NeurIPS 2019
Sun Dec 8th through Sat the 14th, 2019 at Vancouver Convention Center
Paper ID:3181
Title:Adaptive Gradient-Based Meta-Learning Methods

Reviewer 1

I would like to thank the authors for very clearly written paper. I have a few small points which could potentially improve the write-up. Page 3, 1. Generality, “the regret of OGD on m_t convex G-Lipschitz losses has a well-known upper bound of” It may be useful to have the reference to this well-known upper bound.. “The niceness of \hat{R_t(x_t)} makes the analysis tractable” May be the authors mean here the case of the OGD? Would the form of \hat{R_t(x_t)} be nice in general? On the line 108 -> 109, it’s not clear how \hat{\bar{R_{T}} \leq o(T) + min_x 1/T sum_t \hat{R_t} In experimental section, authors test their optimization method against Reptile with Adam. I think another sensible baseline would be Reptile+Meta-SGD, which makes the learning rate learnable, thus making it a more fair comparison to ARUBA which uses the adaptive learning rate. For FedAvg case, it would be interesting to see whether the improvement comes from the meta-learning treatment of the federated learning problem (where we optimize for the initialization) or the ARUBA algorithm itself (e.g. the fact that the learning rate is adaptable).

Reviewer 2

The paper presents a new way to analyze multi-task learning algorithms in the online setting by analysing average regret-upper-bound. The authors introduce a two-level algorithm that runs a mirror descent algorithm for each task and adjusts the parameters of the mirror descent before each new task by running another online learning algorithm on the level of tasks. This task-level algorithm is designed to minimize theoretical regret bounds for each task. The authors prove a general bound on the performance of the presented algorithm and show its corollaries for settings with static and dynamic comparators. A version of the algorithm for different task similarity measures is also presented, as well as, an online-to-batch conversion result for learning-to-learn setting with i.i.d. tasks. In the end, an empirical evaluation is presented that shows an improved performance when ARUBA applied to few-shot classification and federated learning settings. Pros: * A new approach for multi-task learning by analysing average regret-upper-bound * A general performance bound (Theorem 1) that can be applied to a variety of settings * Interesting decomposition of (2) into two online learning problem that can be studied separately * Proof in the static environment case for non-convex Bregman divergencies * Interesting extension with inter-task geometry (Section 4) Cons: * Complicated and overloaded notations: too many versions of regret and bounds with very similar symbols, the sequence of \psi_t for dynamic regret is not defined for notations of Theorem 3.1. * The paper is missing a detailed discussion/examples of the behaviour of V_\Psi, which makes it's hard to judge the sensibility of the proven bounds. AFTER FEEDBACK: I had only minor comments and authors addressed them. My evaluation stays the same and I recommend the paper for acceptance.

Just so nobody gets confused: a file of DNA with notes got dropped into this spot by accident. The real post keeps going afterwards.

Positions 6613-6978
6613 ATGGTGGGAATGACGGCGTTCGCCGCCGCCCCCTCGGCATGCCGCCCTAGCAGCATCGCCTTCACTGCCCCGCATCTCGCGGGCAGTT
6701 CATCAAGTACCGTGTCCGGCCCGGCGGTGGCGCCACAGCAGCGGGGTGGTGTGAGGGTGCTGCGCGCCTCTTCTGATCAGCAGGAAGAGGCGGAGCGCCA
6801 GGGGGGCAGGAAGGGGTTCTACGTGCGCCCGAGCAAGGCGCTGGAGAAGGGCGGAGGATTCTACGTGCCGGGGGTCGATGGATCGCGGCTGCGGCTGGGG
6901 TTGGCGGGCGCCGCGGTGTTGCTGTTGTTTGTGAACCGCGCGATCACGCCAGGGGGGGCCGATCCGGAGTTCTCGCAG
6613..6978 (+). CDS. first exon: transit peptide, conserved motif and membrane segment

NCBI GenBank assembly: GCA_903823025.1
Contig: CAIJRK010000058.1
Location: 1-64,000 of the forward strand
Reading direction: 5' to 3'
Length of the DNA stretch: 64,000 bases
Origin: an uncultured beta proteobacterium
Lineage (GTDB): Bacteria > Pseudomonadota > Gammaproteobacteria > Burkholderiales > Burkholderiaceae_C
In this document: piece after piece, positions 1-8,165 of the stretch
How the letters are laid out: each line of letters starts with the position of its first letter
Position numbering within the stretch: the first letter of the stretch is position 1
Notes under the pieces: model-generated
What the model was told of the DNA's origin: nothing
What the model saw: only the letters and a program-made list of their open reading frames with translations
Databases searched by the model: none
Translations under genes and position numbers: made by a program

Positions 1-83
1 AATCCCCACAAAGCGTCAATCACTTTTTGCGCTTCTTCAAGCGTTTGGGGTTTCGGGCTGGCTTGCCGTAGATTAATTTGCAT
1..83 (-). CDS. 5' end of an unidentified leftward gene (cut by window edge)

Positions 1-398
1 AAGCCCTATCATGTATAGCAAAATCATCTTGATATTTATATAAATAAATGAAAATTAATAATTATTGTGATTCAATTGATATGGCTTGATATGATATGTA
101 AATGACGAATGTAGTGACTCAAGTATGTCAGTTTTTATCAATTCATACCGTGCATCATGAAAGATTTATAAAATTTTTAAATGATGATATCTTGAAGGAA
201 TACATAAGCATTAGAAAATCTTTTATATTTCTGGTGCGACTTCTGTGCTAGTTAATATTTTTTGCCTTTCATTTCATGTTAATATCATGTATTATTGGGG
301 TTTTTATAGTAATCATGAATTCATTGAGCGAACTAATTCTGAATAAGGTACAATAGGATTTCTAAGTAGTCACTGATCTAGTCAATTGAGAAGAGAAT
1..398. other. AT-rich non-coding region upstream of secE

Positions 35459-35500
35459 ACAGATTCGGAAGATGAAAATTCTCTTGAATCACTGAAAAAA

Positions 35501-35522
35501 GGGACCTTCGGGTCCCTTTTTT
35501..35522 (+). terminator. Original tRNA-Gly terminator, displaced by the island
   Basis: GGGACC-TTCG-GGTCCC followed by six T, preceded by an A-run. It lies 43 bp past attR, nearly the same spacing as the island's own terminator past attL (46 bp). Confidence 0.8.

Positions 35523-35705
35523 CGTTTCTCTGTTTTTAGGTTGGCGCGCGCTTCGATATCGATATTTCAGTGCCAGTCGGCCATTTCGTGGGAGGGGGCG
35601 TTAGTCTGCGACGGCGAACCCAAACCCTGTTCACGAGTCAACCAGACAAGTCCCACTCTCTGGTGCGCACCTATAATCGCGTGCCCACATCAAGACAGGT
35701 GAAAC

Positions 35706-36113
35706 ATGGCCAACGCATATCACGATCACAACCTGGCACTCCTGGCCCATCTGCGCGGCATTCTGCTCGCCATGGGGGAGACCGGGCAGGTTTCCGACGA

Reviewer 3

This paper proposed a new theoretical framework for analysing the regret of gradient based meta learning algorithms and derived a few variants of algorithms to learn the initialisation and learning rate. It provides rigorous analysis about the online regret and how it depends on the similarity of tasks, number of gradient descent steps, number of tasks, etc. It provides a nice tool to select the update rule for the model initialisation and choosing the step size. It also provides an approach to analyse the bound and convergence rate of the excess transfer risk. However, I'm not familiar with the literature on online learning and its application on the meta-learning setup. Therefore, I'm not able to comment on the advantage of the proposed method compared to existing approaches. In the experiment section, the improvement of ARUBA over Adam is relative small for the reptile algorithm while the improvement on the FedAvg algorithm is a lot more significant. Could the author comment what factor leads to the big difference between these two experiments?